"We are a good team with a good proposition,” says French IOC member Jean-Claude Killy. (ATR)
(ATR) Annecy 2018 leaders and IOC members say the French bid has left its troubles behind and has a real chance of winning the race for the Winter Games.
"We are on a par with the others [Munich and PyeongChang]," IOC member from France Jean-Claude Killy told reporters after Annecy's pitch to IOC members in Lausanne Wednesday.
"We are a good team with a good proposition. We think we have nothing to envy in the propositions of the other bids."
Killy, who was part of the Annecy presentation team, claimed the French bid had raised its game in the three-cities battle for the Games, dismissing any suggestion that it was lagging behind its rivals.
"I don't think it is the case any more," said the triple Olympic champion downhiller.
Annecy was the second presenter in the series of briefings conducted Wednesday at the Olympic Museum in Lausanne with about 90 IOC members in attendance. Munich went first, PyeongChang is last.
Each had 45 minutes to present their bids to the members and up to 45 minutes for questions from IOC members.
Killy was part of the French bid's presentation team that included sports minister Chantal Jouanno, CEO Charles Beigbeder, IOC member Guy Drut, vice presidents Pernilla Wiberg and Jean-Pierre Vidal, Annecy Mayor Jean-Luc Rigaut and Denis Masseglia, president of the French National Olympic committee.
French sports minister Chantal Jouanno, IOC member Prince Feisal of Jordan, Annecy consultant Andrew Craig and CEO Charles Beigbeder. (ATR)
Annecy received around 10 questions from IOC members, a few more than Munich. They covered the major concerns around the bid, travel times between venues for different client groups and the spread-out accommodation plan highlighted as IOC concerns, as well as security and several other technical elements, Killy confirmed.
"We were able to answer the questions with ease," he said.
"I think the program today is well-defined and the proposition is a good one."
Beigbeder says the plan to use four Olympic Villages is something that Annecy cannot avoid.
“Our bid city is a mountain city. It creates some operational issues but is perfectly manageable. There is no strategic risk, financial risk in this bid,” he says.
According to Killy, there were no specific questions about the IOC's public opinion poll in December, which put support for Annecy at just 51 percent. This poll coincided with the departure of CEO Edgar Grospiron and financing issues for the bid.
But Killy claimed it was now around 65 percent. "This reflects the quality of the bid. The bid is now mature," he said.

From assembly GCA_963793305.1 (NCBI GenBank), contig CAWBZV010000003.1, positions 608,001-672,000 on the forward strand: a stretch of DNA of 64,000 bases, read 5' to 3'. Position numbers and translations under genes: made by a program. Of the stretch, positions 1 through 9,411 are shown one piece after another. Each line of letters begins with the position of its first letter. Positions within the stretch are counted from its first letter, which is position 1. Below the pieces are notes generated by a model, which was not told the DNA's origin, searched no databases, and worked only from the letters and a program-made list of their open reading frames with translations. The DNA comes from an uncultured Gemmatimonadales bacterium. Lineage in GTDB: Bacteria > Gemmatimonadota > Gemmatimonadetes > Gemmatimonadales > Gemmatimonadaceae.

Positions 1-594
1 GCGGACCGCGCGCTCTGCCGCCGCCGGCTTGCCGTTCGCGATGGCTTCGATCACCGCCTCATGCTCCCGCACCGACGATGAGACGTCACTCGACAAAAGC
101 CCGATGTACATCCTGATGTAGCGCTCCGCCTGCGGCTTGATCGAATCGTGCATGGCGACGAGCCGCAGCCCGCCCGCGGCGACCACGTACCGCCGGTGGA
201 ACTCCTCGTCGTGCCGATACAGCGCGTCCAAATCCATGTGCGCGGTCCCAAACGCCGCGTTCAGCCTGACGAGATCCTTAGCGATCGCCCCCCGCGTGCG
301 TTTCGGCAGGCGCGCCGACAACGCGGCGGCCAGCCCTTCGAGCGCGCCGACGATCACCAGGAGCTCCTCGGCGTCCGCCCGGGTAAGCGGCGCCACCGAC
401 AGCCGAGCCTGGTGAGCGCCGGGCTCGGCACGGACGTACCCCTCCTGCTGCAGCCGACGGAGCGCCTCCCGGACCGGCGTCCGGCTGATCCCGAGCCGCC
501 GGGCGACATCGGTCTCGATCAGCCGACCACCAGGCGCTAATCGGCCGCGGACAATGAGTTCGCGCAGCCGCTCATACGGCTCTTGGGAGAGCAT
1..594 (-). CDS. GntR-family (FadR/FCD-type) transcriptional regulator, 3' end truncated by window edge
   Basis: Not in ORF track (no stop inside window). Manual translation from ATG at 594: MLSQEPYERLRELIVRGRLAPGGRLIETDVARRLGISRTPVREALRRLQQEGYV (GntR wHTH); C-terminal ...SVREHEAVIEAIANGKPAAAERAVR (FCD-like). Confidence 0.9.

Denis Oswald, IOC member from Switzerland, told reporters: "My feeling a few months ago was they were far behind and now they are part of the group.
"They have their chance like the other two."
Oswald said Annecy's presentation to the IOC membership Wednesday was "a bit more innovative than Munich, which was very classic and precise. It was more original in the way they presented [the bid concepts]". His comments referred to the technical aspects of the bid shown in a film to members.
A small group of anti-Olympics protestors unfurled a banner outside the Olympic Museum ahead of the presentations today.
"I think they have definitely raised their game,” says IOC member from Ireland Patrick Hickey. (ATR)
Asked if the Annecy protests were a cause for IOC concern, Oswald shrugged and said: "You can never make everybody happy. I remember with Seoul there were a group of protestors and in Munich there are a few people. I would not pay much attention to that."
European Olympic Committees president Pat Hickey told ATR
that Annecy had delivered an excellent presentation.
"I think they have definitely raised their game. They are getting much more into the spirit of the Games and it was a great addition for them to have Jean-Claude Killy on the podium."
Hickey, IOC member for Ireland, said he thought the travel times between venues, noted in the 2018 evaluation report as a concern, were not something that should detract from the bid.
He said it was "part and parcel of the Winter Games", recalling the lengthy travel times for athletes, officials and media at Olympics in Albertville and Torino.
Hickey described the bid cities briefing Wednesday and Thursday as "immensely important" in the bid race that concludes with the IOC vote in Durban on July 6.
"Look what happened with Rio [at a 2009 bid cities briefing to IOC members]. They came in not as favorites and gave themselves a good boost and went on to win," he added.
Annecy was the only bid with protestors in Lausanne. (ATR)
Annecy, Munich and PyeongChang have another chance to talk to IOC members on Thursday in one-on-one sessions with members at designated exhibit space in the Lausanne Palace Hotel.
Written and reported in Lausanne by Mark Bisson and Ed Hula.
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